Meta Takes Down Malware Campaign That Used ChatGPT as a Lure to Steal Accounts

May 4, 2023IRavie LakshmananOnline Security / ChatGPT

Meta said it took steps to prevent more than 1,000 malicious URLs from being shared between its services that were found to leverage OpenAI’s ChatGPT as an attractor to spread about 10 malware families since March 2023.

The development comes in the context of fake ChatGPT web browser extensions being increasingly used to steal users’ Facebook account credentials in order to run unauthorized ads from hijacked business accounts.

“Threat actors create malicious browser extensions available on official web stores that claim to offer ChatGPT-based tools,” Meta said. “They would then promote these malicious extensions on social media and through sponsored search results to trick people into downloading malware.”

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The social media giant said it has blocked several iterations of a multi-pronged malware campaign called Ducktail over the years, adding that it issued a cease-and-desist letter to those behind the operation which are located in Vietnam.

Trend Micro, in a series of tweets Last week, he detailed a hack that masquerades as the Windows desktop client for ChatGPT to extract passwords, session cookies, and history from Chromium-based browsers. The company said the malware shares similarities with Ducktail.

In addition to ChatGPT, threat actors have also been observed switching from other “hot issues and popular topics” such as Google Bard, TikTok marketing tools, pirated software and movies, and Windows utilities to trick people into clicking fake links.

“These changes are likely an attempt by threat actors to ensure that any service has only limited visibility into the entire operation,” said Guy Rosen, chief information security officer at Meta.

The attack chains are primarily designed to target the personal accounts of users who manage or are connected to business pages and advertising accounts on Facebook.

In addition to using social media to spread the malicious ChatGPT URLs, the malware is hosted on a variety of legitimate services, including Buy Me a Coffee, Discord, Dropbox, Google Drive, iCloud, MediaFire, Mega, Microsoft OneDrive and Trello.

Ducktail isn’t the only stealing malware spotted in the wild, as Meta revealed it discovered another new strain called NodeStealer that is capable of looting cookies and passwords from web browsers to ultimately compromise Facebook accounts, Gmail and Outlook.

The malware is assessed to be of Vietnamese origin, and Meta noted that it “took steps to disrupt it and help those who may have been targeted recover their accounts” within two weeks of its implementation at the end of January 2023.


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Samples analyzed by the Menlo Park company show that the NodeStealer binary is distributed via Windows executables disguised as PDF and XLSX files with filenames related to marketing and monthly budgets. The files, when opened, deliver JavaScript code designed to exfiltrate sensitive data from Chromium-based browsers.

NodeStealer gets its name from its use of the Node.js cross-platform JavaScript runtime, which is bundled with the main payload, to configure persistence and run the malware. No new artifacts have been identified as of February 27, 2023.

“After retrieving Facebook credentials from the target’s browser data, the malware uses them to make multiple unauthorized requests to Facebook URLs to list account information related to advertising,” Meta said . “The stolen information then allows the threat actor to assess and then use users’ advertising accounts to serve unauthorized ads.”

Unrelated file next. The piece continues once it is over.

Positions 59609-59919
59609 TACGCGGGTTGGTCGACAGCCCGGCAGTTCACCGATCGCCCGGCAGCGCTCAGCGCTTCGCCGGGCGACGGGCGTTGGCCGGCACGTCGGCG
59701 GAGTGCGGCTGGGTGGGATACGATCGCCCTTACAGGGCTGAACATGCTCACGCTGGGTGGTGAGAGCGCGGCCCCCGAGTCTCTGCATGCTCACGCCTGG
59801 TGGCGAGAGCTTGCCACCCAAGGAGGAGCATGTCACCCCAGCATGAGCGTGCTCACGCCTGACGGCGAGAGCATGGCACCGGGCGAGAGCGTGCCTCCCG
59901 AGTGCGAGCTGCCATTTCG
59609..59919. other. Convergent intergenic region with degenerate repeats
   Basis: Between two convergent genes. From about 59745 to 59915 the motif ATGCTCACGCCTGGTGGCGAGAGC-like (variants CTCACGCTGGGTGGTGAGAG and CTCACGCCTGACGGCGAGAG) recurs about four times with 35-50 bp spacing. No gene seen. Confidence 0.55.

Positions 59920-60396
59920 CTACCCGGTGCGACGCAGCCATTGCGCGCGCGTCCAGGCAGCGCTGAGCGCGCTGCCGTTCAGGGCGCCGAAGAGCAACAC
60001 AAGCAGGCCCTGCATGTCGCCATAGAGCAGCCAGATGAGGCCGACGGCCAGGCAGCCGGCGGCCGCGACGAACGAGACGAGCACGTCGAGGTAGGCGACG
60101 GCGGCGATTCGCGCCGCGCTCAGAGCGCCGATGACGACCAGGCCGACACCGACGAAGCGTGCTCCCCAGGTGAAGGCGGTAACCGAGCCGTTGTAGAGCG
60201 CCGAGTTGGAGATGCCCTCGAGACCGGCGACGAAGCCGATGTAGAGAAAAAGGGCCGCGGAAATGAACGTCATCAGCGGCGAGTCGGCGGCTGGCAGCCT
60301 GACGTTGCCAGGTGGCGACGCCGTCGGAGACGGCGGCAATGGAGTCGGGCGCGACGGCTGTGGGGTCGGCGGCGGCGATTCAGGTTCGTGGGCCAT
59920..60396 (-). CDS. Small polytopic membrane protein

In an attempt to slip under the radar of the company’s anti-abuse systems, the rogue requests are made from the target user’s device to Facebook’s APIs, lending a touch of legitimacy to the activity.

To counter these threats, Meta said it is releasing a new support tool that guides users in identifying and removing malware, allows businesses to verify connected Business Manager accounts and requires additional authentication when accessing a line of credit or they change business administrators.

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Ikaroa, a full stack technology company, is proud to announce that it has successfully taken down a malicious chatbot campaign aimed at stealing user accounts. The campaign, which used chatbot technology called ChatGPT, was first noticed by a number of internet security companies.

By leveraging its extensive experience in the industry, Ikaroa quickly identified the risk of attack and set forth a strategy to protect its customers. Its system blocks any communication between the malicious chatbot and the target’s accounts, and it continues to monitor the situation.

In addition to preventing malicious bot activity from targeting its own systems and customers, Ikaroa’s efforts have also prevented the same campaign from being successfully used against other companies. This is a strong indication that the company is serious about protecting its customers’ data and safeguarding their accounts.

Ikaroa has led the charge in protection against malicious bots and other malicious activities by distributing its machine learning technology to several organizations in the industry, ensuring that its partners and customers can benefit from space-age security.

This is yet another example of how Ikaroa is dedicated to the pursuit of excellent customer service and strives to ensure that customers’ security needs are met in the ever-changing digital world. Customers can be confident that Ikaroa’s protections will keep them safe from malicious bot activity and other security threats.


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